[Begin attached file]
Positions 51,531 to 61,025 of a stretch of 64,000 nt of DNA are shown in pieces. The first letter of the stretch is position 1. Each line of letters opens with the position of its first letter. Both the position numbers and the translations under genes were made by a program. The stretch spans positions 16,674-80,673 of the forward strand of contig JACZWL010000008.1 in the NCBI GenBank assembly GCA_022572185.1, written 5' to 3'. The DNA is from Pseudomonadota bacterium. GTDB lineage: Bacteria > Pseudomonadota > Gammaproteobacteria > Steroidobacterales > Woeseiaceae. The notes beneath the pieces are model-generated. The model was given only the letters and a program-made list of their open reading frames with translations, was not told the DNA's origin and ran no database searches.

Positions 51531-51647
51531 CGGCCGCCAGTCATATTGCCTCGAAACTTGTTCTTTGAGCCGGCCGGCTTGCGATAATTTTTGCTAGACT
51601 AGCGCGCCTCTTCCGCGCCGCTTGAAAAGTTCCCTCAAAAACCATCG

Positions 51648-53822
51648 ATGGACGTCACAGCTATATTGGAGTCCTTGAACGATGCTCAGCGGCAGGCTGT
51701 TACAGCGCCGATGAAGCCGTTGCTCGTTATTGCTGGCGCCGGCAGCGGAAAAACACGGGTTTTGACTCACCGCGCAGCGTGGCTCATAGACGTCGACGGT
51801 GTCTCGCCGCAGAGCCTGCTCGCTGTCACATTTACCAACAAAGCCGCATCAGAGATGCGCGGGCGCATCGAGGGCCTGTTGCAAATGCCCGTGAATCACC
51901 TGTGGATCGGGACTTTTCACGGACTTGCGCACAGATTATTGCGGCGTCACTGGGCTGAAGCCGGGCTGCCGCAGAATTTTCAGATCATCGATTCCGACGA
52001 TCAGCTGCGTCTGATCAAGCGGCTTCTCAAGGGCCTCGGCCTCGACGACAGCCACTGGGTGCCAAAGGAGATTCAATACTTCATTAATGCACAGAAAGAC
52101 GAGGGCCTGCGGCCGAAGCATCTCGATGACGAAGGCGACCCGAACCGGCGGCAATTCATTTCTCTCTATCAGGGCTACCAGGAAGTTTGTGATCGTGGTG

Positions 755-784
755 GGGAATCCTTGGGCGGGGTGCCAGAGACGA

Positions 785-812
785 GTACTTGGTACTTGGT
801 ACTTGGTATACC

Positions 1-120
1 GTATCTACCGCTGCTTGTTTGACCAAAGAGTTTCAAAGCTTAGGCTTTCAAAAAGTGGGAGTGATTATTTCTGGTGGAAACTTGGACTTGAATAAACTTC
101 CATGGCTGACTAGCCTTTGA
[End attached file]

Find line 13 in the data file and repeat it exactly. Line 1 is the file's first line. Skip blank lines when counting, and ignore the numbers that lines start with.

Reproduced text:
755 GGGAATCCTTGGGCGGGGTGCCAGAGACGA